Notes: This class will need a general background (and interest) in biometrics, mobile computing, cyber physical security, and Internet-of-Things (IoTs).
Prereqs: None
Instruction Mode: In person
Class #: 17405
Dates: 01/31/2022 - 05/13/2022
Days, Time: F, 10:00AM-12:40PM
Location: Park 440, North Campus
Credit Hours: 1.00-3.00
Enrollment: 40/40 (40/40 seats reserved for computer science & engineering majors only) (Active)
Links: Registration: CSE 706SEM registration number 17405 calendar icon | Course Catalog: CSE 706SEM orange catalog icon
CSE 707 Quantum Simulations and Applications (Seminar)
Section: REGA
Instructor: Kenneth W. Regan
Description: The seminar will have twin purposes: to further the development of a quantum circuit simulator in C++ and to highlight the determining of whether "quantum advantage" in particular applications is inherent. A famous recent example where it was not inherent is described in the 2019 Communications of the ACM article "The Algorithm That Changed Quantum Machine Learning" (https://cacm.acm.org/magazines/2019/8/238339-the-algorithm-that-changed-quantum-machine-learning/fulltext). The latter subject will open the floor to presenting various postulated application areas in ML, computational finance, communication security, high-precision measurement devices, systems simulation, and computation overall. The possible synthesis with the former subject is whether the circuit simulator can be used to effect classical heuristic solutions in a generalizable and scalable manner.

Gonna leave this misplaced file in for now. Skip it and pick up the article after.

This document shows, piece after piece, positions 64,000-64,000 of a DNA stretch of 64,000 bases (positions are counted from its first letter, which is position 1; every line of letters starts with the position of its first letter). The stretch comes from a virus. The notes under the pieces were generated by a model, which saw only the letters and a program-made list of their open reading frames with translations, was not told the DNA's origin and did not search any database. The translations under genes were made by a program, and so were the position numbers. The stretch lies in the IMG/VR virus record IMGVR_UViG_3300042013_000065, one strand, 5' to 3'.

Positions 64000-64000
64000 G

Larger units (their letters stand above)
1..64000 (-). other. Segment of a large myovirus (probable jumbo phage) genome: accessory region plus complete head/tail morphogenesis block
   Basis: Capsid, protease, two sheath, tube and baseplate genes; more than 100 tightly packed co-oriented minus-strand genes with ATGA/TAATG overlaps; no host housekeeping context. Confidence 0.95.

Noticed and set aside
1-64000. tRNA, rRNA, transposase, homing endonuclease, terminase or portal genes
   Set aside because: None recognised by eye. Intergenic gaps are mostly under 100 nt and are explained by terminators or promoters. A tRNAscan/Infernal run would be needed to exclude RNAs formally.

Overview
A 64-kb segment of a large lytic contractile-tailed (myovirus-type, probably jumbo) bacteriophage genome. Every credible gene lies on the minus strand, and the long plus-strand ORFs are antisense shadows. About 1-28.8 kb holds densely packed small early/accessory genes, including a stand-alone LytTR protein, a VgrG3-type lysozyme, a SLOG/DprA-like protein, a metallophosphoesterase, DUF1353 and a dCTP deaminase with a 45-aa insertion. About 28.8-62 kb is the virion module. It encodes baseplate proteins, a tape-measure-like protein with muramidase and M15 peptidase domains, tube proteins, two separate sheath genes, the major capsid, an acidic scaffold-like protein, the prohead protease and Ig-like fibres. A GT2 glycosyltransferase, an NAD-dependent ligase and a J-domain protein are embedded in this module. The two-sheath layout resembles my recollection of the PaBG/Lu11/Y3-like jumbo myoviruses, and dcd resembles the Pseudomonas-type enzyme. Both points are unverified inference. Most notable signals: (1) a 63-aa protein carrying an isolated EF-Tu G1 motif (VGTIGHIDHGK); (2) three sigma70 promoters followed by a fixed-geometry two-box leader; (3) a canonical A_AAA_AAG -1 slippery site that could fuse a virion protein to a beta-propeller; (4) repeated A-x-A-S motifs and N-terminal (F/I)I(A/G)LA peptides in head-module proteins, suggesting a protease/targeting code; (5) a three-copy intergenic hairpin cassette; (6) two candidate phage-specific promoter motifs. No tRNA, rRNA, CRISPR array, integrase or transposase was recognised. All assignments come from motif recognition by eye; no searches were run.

Notes: Quantum gate and systems background will be supplied in the first month via excerpts from my textbook with Richard J. Lipton, Quantum Algorithms Via Linear Algebra. Purchase of the whole textbook will not be required. The theory of the simulator is fully expounded in the paper Regan-Chakrabarti-Guan, "Algebraic and Logical Emulations of Quantum Circuits" (https://www.semanticscholar.org/paper/Algebraic-and-Logical-Emulations-of-Quantum-Regan-Chakrabarti/e553affcdb26b54101c33f553d9399dea8b76945
Prereqs: College linear algebra, knowledge of C++.
URL: Look for updates at http://www.cse.buffalo.edu/~regan/
Instruction Mode: In person
Class #: 23199
Dates: 01/31/2022 - 05/13/2022
Days, Time: W, 4:10PM-6:50PM
Location: Norton 216, North Campus
Credit Hours: 1.00-3.00
Enrollment: 38/38 (38/38 seats reserved for computer science & engineering majors only) (Active)
Links: Registration: CSE 707SEM registration number 23199 calendar icon | Course Catalog: CSE 707SEM orange catalog icon
CSE 709 Software Engineering Seminar (Seminar)
Section: A
Instructor: Weihang Wang